Gear Review: Thule RoundTrip Pro bicycle travel bag

Awesome soft-sided bag integrates stand, packs compactly

Gear

Thule RoundTrip Pro

Thule’s new RoundTrip pro bike bag combines transportability with work stand functionality.

With an integrated workstand and a foldable architecture that allows it to pack down for storage, Thule’s new RoundTrip Pro may be the most convenient travel bike bag on the market. The $600 carrier is big enough for a downhill bike with riding gear—helmet, shoes, hydration pack tools and pads—yet folds down small enough to be transported in, say, a rental car, or stored at home without taking up much room.

Transformer: More than meets the eye

The RoundTrip Pro gets its assembled structure by utilizing a pair of plastic corrugated panels that accordion and zip into thin sleeves on each of the case’s sides. The fit is extremely tight and requires a little wrestling, but provides rigidity to the case.

Inside the bag, a lengthwise aluminum beam clips into the case’s molded plastic bottom. During transport it holds and stabilizes the bike within the case. Outside the bag, the beam attaches to a tripod knuckle assembly and three aluminum legs to create the workstand.

Thule RoundTrip Pro Stand Multi

The workstand’s main beam provides the attachment point for the bike during transport, while it’s legs slide into elastic loops to provide protection.

The bike attaches to the beam using an adjustable fork mount that accommodates either a 9mm quick release, or a 15mm or 20mm thru-axle. A pair of interlocking closed-cell foam blocks cushion the bottom bracket from the beam and provides tension against the ratcheting strap that cinches down the rear of the frame.

High capacity, low hassle

For the recent launch of their new 36 fork FOX asked us to fly with our personal bikes to Moab, so we could get a feel for the new suspension on a familiar ride. We took our Intense Carbine 29 in part because we wanted to see how the RoundTrip Pro would accommodate a bike with a fairly long wheelbase.

Thule RoundTrip Capacity

We brought two sets of pads—soft and hard—a helmet, hydration pack, shoes and a large tool bag to Moab in the Thule RoundTrip Pro. On the way home we were able to fit an extra fork and still had some storage room left over.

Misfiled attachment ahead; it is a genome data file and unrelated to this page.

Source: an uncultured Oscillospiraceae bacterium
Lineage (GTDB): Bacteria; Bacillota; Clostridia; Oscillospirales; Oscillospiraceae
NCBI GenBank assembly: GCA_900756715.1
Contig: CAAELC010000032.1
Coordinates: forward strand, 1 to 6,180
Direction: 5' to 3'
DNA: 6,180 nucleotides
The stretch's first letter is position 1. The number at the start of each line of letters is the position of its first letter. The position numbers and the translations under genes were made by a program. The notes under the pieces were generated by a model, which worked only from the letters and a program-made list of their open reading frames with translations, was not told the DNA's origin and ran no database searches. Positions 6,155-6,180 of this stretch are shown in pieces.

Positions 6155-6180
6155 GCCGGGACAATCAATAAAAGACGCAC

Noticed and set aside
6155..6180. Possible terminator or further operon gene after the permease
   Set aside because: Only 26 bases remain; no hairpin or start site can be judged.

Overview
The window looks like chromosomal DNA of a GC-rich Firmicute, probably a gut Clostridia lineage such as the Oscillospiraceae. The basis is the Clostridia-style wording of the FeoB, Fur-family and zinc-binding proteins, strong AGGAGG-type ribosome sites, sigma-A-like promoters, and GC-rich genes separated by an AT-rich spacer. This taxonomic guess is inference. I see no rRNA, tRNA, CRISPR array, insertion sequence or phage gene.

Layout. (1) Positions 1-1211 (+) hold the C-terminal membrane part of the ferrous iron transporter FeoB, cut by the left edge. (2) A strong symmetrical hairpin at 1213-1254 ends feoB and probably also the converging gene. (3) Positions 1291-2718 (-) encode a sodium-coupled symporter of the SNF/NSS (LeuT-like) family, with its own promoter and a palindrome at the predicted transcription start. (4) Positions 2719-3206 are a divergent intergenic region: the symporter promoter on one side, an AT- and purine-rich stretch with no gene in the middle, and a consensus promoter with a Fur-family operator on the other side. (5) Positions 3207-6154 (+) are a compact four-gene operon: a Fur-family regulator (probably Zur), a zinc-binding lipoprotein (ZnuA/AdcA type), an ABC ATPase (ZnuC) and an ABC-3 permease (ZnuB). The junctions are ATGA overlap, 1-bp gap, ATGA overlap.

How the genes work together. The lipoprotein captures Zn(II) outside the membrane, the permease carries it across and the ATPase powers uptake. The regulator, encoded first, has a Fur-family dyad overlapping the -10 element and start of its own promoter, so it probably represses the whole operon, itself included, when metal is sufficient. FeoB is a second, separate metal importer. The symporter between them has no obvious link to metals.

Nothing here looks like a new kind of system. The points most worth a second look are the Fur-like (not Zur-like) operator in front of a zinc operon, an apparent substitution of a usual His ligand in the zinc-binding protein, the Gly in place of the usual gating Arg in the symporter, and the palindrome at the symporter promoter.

After removing the front wheel, we assembled the workstand and mounted the bike. Next we removed the rear wheel, pedals, handlebar from the bike. We then lowered and rotated the saddle before unclipping the beam from the tripod and snapping it into the base of the case. Though we still had a couple inches of clearance on each end, we unbolted the rear derailleur, wrapped it in a rag and zip tied it to the inside of the chainstays to keep it out of harm’s way.

Thule RoundTrip Pro Wheel Bags

Thule’s well-padded wheel bags help protect the bike inside the case, and can be used on their own without the case. The bags have a zipper pouch for axles and quick releases, but we failed to notice them until we got home.

After padding the handlebar with a few more rags we put the wheels into the well-padded wheels bags included with the case. Thule actually recommends bubble wrapping the frame, but we used more rags and our other gear—hydration pack, helmet, and pads to add protection and prevent disassembled parts from rubbing. Finally, we stored our rear thru-axle, pedals and tools in our shoes, using a pair of socks to clog them inside.

Thule RoundTrip Pro Knuckle

The workstand’s tripod knuckle cleverly clips to the beam for transport and storage.

The last step before zipping the bag shut is packing the workstand’s tripod—you simply remove the legs and slide them into elastic straps on the inside of the case’s sides, then clip the tripod knuckle assembly to the beam anywhere under the bike’s downtube.

Continue to Page 2 for more on the Thule RoundTrip Pro and full photo gallery »
About the author: Don Palermini

Chicago-born editorial director Don Palermini became a cycling-based life-form in the sixth grade after completing a family road bike tour of his home state. Three years later he bought his first mountain bike to help mitigate the city's pothole-strewn streets, and began exploring the region's unpaved roads and trails. Those rides sparked a much larger journey which includes all manner of bike racing, commuting, on- and off-road bike advocacy, and a 20-plus-year marketing career in the cycling industry. Now residing in the San Francisco Bay Area and pedaling for Mtbr, his four favorite words in the English language are "breakfast served all day," together in that order.


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  • Andrew says:

    I’d think for $600 they’d include area-specific shaped pads that were reusable rather than telling you to get bubble wrap and leaving spacing. Even with all the different shapes and sizes of MTB.

  • matthew jezik says:

    don’t waste your money. nashbar sells a pro bike case i just bought for a recent co. trip. i’v got a med 29er, handle bars stayed on, pedals on, seat on and not turned around, the wheels are the only thing that come off. the case costs less than half of the thule.

  • Brian says:

    Would love to see a review of Ruster Sport’s Armored-hen-house. These Thules are too big for some of the smaller airlines.

    • Mtbr says:

      We’ve never seen a Hen House in person, but heard triathletes are into it. Interesting concept. In any case, we got the Thule on without incident on the tiny plane from Denver to Grand Junction, Colo.

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